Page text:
The vinyl top needs to be worked down all the way to the drip rail edge. You want to tuck that vinyl top down in and just keep in mind how when you glue in the areas down how it relates to the other sections of vinyl and how it’s going to look. You’ll see John actually has a plastic tuck tool, where he’s smoothing out any of the wrinkles and actually tucking that vinyl down inside the drip rail edge because the vinyl top actually has to come down and follow the curve of the drip rail edge to where the drip rail edge curves up and then is trimmed off flush with the top edge of the drip rail. It does not overhang the edge of the drip rail, which we’ll show you later.
Inside the drip rail edge you want to take a tool that’s not going to cut the vinyl top (John has a rounded plastic tool) and work that vinyl down inside the drip rail edge and inside the edges where the windshield sets in. You want to carefully work the material over the edge, making sure there’s no wrinkles. Eventually, this excess will be trimmed off but it’s nice to have it just in case you need to lift the edges up and reposition your vinyl top. You want to trim off any excess, but leave yourself plenty before you make your final trimming.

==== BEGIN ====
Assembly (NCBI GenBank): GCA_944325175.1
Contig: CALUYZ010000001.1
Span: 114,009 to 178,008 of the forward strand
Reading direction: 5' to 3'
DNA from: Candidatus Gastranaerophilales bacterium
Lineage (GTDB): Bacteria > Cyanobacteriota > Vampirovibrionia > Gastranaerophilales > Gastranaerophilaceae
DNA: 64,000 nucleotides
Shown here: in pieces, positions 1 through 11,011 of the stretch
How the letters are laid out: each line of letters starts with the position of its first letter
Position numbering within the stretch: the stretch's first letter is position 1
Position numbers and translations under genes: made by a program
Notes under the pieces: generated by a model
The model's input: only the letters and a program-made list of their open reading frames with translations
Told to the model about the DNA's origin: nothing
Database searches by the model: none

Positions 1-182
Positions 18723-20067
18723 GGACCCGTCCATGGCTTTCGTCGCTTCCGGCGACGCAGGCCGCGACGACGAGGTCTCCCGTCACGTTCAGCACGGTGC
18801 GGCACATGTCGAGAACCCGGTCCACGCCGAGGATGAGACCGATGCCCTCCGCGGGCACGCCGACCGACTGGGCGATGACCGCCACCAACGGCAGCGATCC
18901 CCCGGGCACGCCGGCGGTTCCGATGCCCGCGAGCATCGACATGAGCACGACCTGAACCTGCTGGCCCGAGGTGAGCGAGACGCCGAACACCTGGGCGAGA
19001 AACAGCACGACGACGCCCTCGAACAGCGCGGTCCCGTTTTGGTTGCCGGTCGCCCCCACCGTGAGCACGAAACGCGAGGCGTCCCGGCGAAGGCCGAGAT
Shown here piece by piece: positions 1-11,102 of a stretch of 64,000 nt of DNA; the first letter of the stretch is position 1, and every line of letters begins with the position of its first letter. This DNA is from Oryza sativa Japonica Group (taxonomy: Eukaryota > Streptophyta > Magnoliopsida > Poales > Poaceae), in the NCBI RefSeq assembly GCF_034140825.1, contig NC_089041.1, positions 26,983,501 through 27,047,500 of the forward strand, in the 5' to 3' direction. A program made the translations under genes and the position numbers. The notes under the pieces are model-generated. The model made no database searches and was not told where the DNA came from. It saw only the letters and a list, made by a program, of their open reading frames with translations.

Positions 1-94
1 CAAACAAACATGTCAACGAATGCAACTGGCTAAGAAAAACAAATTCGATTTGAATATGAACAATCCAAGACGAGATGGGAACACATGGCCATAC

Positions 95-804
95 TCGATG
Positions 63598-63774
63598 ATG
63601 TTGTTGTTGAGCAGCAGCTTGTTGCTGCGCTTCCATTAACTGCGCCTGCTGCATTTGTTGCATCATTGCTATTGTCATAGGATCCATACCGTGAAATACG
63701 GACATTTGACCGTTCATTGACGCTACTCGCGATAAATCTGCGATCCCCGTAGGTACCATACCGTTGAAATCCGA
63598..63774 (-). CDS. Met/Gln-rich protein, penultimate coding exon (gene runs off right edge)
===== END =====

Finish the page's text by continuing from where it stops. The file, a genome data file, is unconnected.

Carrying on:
You want to repeat the process along the back window as well, tucking the vinyl over the edge where the glass lays into the car. This is where your windshield and rear window molding clip attaches. You see that John has a tuck tool and is working that vinyl over the edge, making sure there’s no bubbles under the vinyl top.
Then, we’re trimming off any excess. You want to make sure that that vinyl gets trimmed right along the very top edge. We don’t do our final trimming at this point, we just cut off a lot of the major excess. We can actually go along and do our final trimming just before we’re finished up. We’re just trying to get some of the excess material, as these vinyl tops are made to have a lot of excess material, so it gives you a little more freedom when you’re installing the vinyl top and it gives you something to grab a hold of to pull the wrinkles out.